Yole Développement has released the "Thin Film PZT for Semiconductor Application Trends & Technology Update" report. Offering an overview of thin film PZT applications, this technology and market analysis features a detailed study of manufacturing process & challenges ahead technology roadmaps, key industrial market players’ positioning and forecasts.
Claire Troadec, Market & Technology Analyst, Semiconductor Manufacturing, at Yole Développement, comments: “Thin film piezoelectric materials are gaining increasingly more importance within the MEMS industry. Although semiconductor manufacturing companies are historically reluctant to introduce such exotic materials into their production lines, every major MEMS foundry nowadays is working on the implementation and qualification of piezoelectric thin film in their MEMS manufacturing processes.”
EPSON introduced the first MEMS inkjet heads manufactured with thin film PZT technology in September 2013. This highly publicised announcement tells us that thin film PZT MEMS applications are now on the market, proving the reliability and maturity of this technology.
A very interesting ferroelectric material, PZT (Pb[ZrxTi1-x]O3 with 0≤x≤1) is also known as lead zirconium titanate. It combines the advantages of three different material properties: high dielectric constant, pyroelectric effect and piezoelectric effect. However, this is composition dependant.
The 2 leading applications for thin film PZT have for many years been the integration of thin film PZT in Integrated Passives Devices and to a lesser extent in Ferroelectric memories. Taking advantage of its high dielectric constant property, this IPD market is dominated by STMicroelectronics and NXP Semiconductors. Despite remaining quite marginal in this field, Pyreos is utilising the pyroelectric effect of PZT to produce thin film PZT based uncooled Infrared detector. Companies such as Wavelens and PoLight are developing autofocus based products using thin film PZT technology.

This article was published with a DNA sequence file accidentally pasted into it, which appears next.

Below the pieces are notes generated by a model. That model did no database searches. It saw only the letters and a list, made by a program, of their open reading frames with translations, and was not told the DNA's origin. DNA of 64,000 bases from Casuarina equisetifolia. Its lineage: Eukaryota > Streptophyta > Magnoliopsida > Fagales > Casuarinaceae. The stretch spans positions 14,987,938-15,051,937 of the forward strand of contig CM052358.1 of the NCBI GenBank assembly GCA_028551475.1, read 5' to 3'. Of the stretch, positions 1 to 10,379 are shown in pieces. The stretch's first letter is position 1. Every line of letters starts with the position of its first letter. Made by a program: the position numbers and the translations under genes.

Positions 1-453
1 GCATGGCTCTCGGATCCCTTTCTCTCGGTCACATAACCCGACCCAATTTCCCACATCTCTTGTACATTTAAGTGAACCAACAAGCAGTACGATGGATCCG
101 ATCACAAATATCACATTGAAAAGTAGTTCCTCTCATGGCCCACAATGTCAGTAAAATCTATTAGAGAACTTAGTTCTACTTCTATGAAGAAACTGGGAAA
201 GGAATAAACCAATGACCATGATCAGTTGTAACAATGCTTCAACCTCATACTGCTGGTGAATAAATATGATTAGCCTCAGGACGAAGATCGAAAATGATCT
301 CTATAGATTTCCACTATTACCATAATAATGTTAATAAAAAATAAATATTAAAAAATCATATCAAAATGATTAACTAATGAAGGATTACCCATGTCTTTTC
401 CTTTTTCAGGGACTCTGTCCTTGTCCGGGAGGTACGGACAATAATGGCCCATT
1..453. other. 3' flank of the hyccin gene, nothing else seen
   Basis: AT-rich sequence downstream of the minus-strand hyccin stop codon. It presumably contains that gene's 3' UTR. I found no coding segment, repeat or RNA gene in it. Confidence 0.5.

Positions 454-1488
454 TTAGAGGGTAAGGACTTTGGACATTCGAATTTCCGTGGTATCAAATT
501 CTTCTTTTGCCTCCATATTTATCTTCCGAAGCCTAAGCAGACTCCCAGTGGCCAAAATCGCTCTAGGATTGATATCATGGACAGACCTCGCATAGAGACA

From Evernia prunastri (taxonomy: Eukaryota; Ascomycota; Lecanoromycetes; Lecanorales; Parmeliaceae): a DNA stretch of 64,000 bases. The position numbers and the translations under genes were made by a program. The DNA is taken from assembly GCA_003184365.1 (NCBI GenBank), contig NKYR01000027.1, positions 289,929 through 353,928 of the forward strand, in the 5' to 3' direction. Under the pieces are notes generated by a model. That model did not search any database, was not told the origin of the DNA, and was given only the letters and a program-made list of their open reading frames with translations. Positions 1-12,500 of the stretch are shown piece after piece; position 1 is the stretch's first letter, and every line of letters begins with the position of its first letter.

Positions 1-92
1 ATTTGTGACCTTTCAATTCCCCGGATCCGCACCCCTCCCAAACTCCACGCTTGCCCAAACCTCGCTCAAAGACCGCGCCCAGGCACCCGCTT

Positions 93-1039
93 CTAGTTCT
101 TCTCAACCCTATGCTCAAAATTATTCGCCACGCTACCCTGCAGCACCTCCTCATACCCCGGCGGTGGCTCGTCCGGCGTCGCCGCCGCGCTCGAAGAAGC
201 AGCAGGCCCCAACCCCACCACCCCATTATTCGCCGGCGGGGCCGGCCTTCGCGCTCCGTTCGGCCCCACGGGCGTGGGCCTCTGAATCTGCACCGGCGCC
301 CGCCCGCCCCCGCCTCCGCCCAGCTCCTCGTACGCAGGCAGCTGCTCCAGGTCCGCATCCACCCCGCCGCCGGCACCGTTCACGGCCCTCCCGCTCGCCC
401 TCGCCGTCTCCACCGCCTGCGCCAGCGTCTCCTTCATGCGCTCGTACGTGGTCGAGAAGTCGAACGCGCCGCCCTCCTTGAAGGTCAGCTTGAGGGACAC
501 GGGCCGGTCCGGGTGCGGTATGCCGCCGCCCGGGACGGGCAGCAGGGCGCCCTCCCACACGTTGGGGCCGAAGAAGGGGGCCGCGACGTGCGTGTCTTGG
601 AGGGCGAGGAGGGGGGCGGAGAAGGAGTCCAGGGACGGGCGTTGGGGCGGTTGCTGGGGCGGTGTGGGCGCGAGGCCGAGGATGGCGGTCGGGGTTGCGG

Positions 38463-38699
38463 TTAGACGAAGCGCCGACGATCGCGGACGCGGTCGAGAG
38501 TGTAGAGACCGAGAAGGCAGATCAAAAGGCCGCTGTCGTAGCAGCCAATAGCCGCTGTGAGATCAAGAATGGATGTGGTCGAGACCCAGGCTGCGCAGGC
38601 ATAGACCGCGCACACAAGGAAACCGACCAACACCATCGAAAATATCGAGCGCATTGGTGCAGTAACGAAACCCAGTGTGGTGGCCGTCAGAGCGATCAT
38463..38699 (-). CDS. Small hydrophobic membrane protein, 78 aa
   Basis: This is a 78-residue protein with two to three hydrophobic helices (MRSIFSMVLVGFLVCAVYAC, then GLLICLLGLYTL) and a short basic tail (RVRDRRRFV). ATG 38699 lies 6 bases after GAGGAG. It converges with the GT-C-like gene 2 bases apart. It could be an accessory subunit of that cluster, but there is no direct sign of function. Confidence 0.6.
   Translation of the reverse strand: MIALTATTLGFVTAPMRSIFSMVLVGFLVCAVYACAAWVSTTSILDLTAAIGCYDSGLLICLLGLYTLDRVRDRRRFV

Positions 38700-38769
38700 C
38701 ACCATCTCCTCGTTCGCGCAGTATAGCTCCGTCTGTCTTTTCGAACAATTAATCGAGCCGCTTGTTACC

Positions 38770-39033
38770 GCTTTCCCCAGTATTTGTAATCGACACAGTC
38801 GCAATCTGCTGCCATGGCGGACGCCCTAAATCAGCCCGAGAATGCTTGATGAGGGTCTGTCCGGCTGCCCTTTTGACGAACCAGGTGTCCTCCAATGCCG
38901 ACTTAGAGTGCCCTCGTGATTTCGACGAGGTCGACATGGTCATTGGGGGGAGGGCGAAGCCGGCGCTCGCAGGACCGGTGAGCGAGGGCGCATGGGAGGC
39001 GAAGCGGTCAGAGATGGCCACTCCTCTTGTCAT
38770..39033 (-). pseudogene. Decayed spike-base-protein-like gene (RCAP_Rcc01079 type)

One of the key challenges facing thin film PZT technology is the integration of this exotic material into a robust and reproducible process flow. There are also complex technological difficulties which arise when integrating thin film PZT into a product, including deposition, etching, process monitoring, testing and reliability. Despite extensive R&D efforts made by labs, equipment and material suppliers, and device manufacturers, these complex challenges require more work to achieve robust products for high volume production.
There are two competing technologies in deposition: Sol-Gel and Sputtering. Featuring good uniformity and higher breakdown voltages, Sol-Gel gives better intrinsic film properties as deposited thin film PZT but it shows some limitations in throughput for high volume production. Therefore, many equipment manufacturers within the semiconductor industry are working on a more classical solution: Sputtering.
Possessing the more reliable PVD technology today, ULVAC was among the first companies to develop thin film PZT deposition based on a PVD process. Preparing to compete in this market for 18 months, big semiconductor players like Applied Materials are rapidly ramping up their activities on thin film PZT. Other players like Oerlikon and SolMateS are continuing to improve their deposition technology, be it PVD or Pulsed Laser Deposition. With their recent PLD technology and smaller company size, SolMateS is an interesting case. They end up competing with large PVD equipment manufacturers in this thin film PZT manufacturing area.
In the "Thin Film PZT for Semiconductor Application Trends & Technology Update" report, Yole Développement evaluates and compares each thin film PZT deposition technology and present a roadmap for each key player with their expected year for market entry. The analysts’ team describes all key thin film PZT based applications, while Yole present their thin film PZT production forecasts for the 2013-2018 period.
The thin film PZT manufacturing battle has only just started: the next 5 years will be very interesting!